Abbas demands settlement freeze before talks continue

State Department working to save talks; Netanyahu considers extending freeze for 60 days; PA president opposes Israel presence in Jordan Valley.

October 7, 2010 11:44
3 minute read.
Talks begin in Jerusalem

Netanyahu, Clinton, Abbas talks. (photo credit: GPO)

Palestinian Authority President Mahmoud Abbas said on Thursday that the Palestinians will not continue direct talks if building in the settlements continues, Israel Radio reported.

In a meeting with PLO figures in Jordan, Abbas demanded an official commitment to renew the building moratorium.


US Secretary of State Hillary Rodham Clinton met Wednesday with former British Prime Minister Tony Blair, who represents the "Quartet" of international Mideast peacemakers, to try to find a solution. On Tuesday she spoke with Jordanian Foreign Minister Nasser Judeh.

"We're at a critical stage in the process," State Department spokesman P.J. Crowley said Wednesday.

"We want to see the negotiations continue," he said. "We don't want to see the parties step away from this process, and we continue to offer ideas to both sides as to how to navigate through the settlement issue that currently confronts us."

An Israeli official said Netanyahu was sounding out colleagues on a proposal to extend the slowdown for 60 days. Four of Israel's seven cabinet ministers were opposed, the official said. Netanyahu's own position was not clear.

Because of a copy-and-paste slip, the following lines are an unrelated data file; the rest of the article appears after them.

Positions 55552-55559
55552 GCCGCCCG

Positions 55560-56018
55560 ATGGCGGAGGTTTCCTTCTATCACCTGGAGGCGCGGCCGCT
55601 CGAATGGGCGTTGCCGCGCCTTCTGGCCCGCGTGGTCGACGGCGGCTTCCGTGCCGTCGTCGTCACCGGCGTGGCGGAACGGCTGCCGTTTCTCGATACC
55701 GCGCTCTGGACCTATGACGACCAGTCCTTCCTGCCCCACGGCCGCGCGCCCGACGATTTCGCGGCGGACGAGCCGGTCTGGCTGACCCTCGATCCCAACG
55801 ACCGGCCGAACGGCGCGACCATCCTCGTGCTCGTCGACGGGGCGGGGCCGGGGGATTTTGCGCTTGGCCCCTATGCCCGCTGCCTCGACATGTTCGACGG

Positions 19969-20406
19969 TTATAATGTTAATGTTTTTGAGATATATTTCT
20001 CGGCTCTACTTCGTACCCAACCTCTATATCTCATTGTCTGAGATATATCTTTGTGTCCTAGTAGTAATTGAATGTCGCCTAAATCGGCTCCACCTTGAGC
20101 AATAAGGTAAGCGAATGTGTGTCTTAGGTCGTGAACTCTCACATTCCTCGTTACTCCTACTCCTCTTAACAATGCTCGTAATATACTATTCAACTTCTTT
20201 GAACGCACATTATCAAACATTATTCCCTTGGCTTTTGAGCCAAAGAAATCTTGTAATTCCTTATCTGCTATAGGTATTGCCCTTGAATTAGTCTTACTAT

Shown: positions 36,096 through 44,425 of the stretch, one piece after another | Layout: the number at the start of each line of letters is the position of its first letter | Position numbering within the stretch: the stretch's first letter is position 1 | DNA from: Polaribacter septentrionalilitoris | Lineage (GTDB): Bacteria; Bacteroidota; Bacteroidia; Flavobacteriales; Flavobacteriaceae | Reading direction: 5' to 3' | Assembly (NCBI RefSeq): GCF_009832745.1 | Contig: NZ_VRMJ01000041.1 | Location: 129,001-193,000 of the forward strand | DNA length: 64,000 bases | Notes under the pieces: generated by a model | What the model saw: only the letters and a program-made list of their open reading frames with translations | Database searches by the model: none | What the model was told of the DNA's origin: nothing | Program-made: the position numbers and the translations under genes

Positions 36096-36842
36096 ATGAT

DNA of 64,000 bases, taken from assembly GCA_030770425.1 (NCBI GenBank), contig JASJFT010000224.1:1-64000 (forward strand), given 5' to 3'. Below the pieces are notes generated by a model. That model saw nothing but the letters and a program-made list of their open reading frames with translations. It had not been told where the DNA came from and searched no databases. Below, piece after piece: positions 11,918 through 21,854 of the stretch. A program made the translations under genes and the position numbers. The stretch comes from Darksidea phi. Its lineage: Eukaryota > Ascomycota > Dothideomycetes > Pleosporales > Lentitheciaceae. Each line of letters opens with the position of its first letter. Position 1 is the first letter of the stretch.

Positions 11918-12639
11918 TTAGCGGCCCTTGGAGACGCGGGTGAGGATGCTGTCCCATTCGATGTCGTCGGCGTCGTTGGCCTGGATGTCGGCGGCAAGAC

US officials caution that they do not know exactly what Netanyahu will do. For some Israeli politicians in his complex governing coalition, the collapse of talks, and an opportunity to blame both the United States and the Palestinians for it, would be a welcome outcome.

Compromise on Jordan Valley security forces

A former US official with knowledge of the secretive American proposals now before Netanyahu said they are extremely vague, particularly about the composition of a security force in the Jordan Valley after a peace deal is signed.

The former official said the U.S. has proposed to "recognize Israel's security concerns and needs in the Jordan Valley as they exist today." The official said the proposal stops well short of endorsing an Israel Army presence there.

The language could be used, however, to signal that the United States would not object to international peacekeepers in the Jordan Valley, possibly with Israeli participation.

Abbas, however, said at the PLO meeting that he is against the proposal that Israel maintain a presence in the Jordan Valley after a peace agreement, Israel Radio reported.

Yasser Abed-Rabo, a chief PLO official, said at the meeting that the whole world understands that there will be no peace talks if Prime Minister Binyamin Netanyahu continues his current policies.

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